Find your voice in creative non-fiction with Pip Desmond
Writing in the first-person ‘I’ voice is common in creative non-fiction, not only in memoir but when writers tackle wider subjects too. At first glance it seems relatively easy to tell a story from our own point of view. There’s no one we know better than ourselves. The facts are already established. Surely all we have to do is arrange them in a logical order and add a few thoughts.
But when we sit down to write, we discover it’s not that simple. Every story requires a unique ‘I’, and finding that ‘I’ is the key to unIocking the story. If we know who is speaking, we will be clear about why we are speaking and what we have come to say.
In this module you will learn:
- why every first-person story requires a unique ‘I’ to tell it
- how the ‘I’ transforms the raw material of a situation into the emotional essence of the story
- essential characteristics of the ‘I’ voice
- ethical considerations that will strengthen our voice
The module will draw on Vivian Gornick’s book, The Situation and the Story, examples from other writers and my own experience. You’ll stop several times to reflect on what we’ve learned in relation to your own writing. At the end of the session I’ll provide a suggested reading list so you can continue your search for your own unique voice.
This module is part of our Launchpad series and is suitable for any creative non-fiction writer struggling to find the right ‘I’ to tell a story or considering whether to use the first-person voice.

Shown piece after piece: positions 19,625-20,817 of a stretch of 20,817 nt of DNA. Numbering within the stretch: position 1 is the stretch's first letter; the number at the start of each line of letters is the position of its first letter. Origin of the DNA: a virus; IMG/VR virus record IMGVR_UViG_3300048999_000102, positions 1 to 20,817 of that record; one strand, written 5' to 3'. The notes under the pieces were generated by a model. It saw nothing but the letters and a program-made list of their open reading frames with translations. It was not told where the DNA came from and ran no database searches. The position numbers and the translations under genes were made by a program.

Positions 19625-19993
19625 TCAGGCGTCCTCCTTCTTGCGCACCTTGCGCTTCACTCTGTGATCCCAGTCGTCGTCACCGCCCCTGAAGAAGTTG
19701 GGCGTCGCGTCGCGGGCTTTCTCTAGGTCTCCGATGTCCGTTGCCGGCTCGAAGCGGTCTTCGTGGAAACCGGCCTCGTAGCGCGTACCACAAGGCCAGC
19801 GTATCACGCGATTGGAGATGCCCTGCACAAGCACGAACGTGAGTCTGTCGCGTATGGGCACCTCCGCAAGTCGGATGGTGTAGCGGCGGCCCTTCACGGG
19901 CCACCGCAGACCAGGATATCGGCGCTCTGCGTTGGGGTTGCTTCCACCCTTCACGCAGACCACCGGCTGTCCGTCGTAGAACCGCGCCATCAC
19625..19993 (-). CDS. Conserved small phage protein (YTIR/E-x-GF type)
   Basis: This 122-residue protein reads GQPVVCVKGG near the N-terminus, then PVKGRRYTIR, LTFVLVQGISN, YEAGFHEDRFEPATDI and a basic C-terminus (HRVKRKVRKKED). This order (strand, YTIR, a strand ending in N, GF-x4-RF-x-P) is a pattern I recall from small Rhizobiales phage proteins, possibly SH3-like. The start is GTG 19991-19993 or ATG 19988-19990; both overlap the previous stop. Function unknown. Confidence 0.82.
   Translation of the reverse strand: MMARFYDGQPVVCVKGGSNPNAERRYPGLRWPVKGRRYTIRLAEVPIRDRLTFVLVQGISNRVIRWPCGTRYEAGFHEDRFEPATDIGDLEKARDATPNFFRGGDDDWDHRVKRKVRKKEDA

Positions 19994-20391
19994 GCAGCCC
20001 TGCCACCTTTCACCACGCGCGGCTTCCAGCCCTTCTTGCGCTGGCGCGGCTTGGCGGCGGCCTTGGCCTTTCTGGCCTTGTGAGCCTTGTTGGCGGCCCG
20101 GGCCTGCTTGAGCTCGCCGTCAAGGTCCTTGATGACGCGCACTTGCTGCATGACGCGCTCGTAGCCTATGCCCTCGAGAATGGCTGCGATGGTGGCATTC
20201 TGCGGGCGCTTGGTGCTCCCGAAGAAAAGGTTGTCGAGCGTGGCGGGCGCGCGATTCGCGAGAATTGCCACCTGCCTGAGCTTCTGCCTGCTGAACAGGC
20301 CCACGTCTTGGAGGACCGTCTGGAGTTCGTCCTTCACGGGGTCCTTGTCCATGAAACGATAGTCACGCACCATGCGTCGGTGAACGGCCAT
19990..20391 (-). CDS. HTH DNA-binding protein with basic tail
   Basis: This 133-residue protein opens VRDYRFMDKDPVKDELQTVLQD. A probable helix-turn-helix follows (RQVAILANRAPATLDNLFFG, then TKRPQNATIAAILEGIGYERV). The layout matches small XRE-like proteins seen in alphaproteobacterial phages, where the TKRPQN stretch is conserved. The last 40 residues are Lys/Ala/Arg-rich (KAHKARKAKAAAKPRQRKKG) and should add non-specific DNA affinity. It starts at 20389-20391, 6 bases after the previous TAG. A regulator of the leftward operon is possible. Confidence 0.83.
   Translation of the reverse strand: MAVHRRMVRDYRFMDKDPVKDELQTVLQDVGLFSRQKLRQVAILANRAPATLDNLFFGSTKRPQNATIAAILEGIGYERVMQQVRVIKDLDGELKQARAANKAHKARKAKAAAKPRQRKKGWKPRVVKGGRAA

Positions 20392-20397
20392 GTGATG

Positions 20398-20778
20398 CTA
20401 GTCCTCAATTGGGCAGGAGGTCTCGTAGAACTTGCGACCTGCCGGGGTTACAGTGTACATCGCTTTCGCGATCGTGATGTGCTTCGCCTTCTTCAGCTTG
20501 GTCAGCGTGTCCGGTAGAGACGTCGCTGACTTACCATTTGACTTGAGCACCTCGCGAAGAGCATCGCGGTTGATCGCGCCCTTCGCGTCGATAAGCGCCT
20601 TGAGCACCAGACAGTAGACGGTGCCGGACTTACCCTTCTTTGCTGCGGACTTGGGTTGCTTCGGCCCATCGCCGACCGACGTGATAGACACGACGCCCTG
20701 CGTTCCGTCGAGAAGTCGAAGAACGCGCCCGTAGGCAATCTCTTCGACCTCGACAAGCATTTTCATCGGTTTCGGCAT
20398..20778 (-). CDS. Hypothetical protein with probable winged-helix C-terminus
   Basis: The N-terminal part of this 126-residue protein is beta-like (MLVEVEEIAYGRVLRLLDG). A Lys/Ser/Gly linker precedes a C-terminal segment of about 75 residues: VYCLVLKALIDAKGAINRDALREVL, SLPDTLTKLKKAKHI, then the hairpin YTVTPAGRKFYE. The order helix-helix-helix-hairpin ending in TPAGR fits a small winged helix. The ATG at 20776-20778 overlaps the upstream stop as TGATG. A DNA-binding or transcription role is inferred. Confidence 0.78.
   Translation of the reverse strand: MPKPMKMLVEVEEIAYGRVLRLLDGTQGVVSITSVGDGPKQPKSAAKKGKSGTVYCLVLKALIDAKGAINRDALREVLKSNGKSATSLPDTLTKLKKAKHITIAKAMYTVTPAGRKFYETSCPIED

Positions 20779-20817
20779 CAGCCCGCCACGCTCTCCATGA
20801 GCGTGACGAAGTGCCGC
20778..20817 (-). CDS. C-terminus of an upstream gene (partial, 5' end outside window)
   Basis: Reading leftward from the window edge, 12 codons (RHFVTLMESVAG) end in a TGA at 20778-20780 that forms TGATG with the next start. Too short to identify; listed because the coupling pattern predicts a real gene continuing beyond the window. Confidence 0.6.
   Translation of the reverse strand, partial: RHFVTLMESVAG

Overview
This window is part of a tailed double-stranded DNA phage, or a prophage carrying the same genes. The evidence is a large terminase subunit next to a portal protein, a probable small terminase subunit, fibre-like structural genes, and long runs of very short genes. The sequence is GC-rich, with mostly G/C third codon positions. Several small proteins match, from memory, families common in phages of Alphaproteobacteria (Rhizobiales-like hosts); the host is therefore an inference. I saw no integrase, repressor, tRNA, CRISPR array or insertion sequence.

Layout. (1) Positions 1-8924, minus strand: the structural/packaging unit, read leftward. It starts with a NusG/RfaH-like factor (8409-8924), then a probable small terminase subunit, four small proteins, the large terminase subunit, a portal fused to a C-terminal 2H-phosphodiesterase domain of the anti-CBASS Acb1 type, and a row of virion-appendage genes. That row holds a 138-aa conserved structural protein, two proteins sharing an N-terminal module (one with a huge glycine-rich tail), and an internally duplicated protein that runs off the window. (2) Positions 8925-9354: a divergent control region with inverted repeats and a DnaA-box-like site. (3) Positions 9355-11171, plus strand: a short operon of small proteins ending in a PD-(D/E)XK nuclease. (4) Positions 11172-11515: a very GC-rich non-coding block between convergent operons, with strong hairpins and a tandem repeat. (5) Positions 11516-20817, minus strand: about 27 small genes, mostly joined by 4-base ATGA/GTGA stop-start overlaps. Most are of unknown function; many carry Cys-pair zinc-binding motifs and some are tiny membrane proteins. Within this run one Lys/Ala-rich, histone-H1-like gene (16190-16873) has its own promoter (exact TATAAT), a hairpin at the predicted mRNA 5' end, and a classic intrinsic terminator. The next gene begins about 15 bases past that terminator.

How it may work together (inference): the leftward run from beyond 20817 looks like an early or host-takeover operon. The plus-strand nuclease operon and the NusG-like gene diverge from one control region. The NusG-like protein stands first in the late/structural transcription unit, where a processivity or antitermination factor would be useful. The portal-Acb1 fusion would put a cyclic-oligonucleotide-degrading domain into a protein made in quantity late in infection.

Please note that you will be able to access the module for 90 days from the day you sign up.
Filming and editing by Clinton Phillips.
Pip Desmond is a Wellington writer, editor and oral historian. Her speciality is creative non-fiction. She has written two memoirs, the award-winning Trust: A True Story of Women and Gangs (Random House, 2009) and Song for Rosaleen (Massey University Press, 2018) which was longlisted for the NZ Book Awards. She also wrote The War That Never Ended: New Zealand Veterans Remember Korea (Penguin, 2013) based on in-depth oral history interviews with twelve New Zealanders who served in the Korean War.
On a two-year volunteer assignment in Timor Leste, Pip tutored in creative writing and wrote a creative writing guide for locals in the national language, Tetun. During this time she posted a regular blog of her experiences called Dili Dally.
Pip is committed to ethical story-telling. In 2015 she spoke at TEDx Wellington Women about the importance of both courage and compassion when we tell stories about real people. She was the 2019 Massey University Writer in Residence, and won a 2021 writers’ residency at the Michael King Centre to work on her latest book of creative non-fiction.
Finding Your 'I' Overview
We anticipate the core module will take up to one hour to complete. You will need internet access and writing materials ready (pen/paper or document open).